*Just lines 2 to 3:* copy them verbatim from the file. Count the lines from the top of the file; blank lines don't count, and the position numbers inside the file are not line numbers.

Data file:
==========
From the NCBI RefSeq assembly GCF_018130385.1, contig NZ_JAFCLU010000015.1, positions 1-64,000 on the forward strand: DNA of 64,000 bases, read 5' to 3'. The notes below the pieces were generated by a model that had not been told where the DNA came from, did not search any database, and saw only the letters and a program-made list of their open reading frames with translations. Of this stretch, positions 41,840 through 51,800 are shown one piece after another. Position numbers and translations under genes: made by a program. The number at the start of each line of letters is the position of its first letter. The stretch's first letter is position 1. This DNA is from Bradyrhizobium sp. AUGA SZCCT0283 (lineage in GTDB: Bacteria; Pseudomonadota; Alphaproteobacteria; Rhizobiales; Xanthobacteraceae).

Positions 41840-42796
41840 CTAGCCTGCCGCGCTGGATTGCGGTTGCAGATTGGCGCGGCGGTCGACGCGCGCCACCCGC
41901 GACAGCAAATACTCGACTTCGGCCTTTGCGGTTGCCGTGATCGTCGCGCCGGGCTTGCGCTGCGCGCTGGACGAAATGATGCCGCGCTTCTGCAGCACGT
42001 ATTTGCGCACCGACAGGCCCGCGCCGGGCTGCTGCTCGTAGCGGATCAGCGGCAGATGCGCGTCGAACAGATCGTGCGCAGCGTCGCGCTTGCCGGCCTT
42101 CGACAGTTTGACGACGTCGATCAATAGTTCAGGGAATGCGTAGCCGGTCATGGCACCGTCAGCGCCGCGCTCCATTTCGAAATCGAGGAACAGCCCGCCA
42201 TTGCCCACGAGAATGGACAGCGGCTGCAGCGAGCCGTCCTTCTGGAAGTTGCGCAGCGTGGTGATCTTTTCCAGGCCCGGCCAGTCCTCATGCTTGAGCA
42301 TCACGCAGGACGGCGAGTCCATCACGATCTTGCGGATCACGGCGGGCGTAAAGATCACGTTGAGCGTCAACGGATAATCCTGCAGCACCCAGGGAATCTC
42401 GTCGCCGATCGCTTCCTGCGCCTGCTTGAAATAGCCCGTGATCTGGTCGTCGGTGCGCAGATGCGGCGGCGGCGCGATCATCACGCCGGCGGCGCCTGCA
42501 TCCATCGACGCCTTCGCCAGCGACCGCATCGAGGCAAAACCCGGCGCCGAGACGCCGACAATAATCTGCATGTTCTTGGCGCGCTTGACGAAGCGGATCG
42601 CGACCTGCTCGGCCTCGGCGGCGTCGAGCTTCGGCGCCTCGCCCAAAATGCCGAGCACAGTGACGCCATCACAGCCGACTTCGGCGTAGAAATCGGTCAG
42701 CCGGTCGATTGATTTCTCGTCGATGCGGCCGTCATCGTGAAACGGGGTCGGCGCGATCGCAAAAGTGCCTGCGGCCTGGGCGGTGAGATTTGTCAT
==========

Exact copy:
Positions 41840-42796
41840 CTAGCCTGCCGCGCTGGATTGCGGTTGCAGATTGGCGCGGCGGTCGACGCGCGCCACCCGC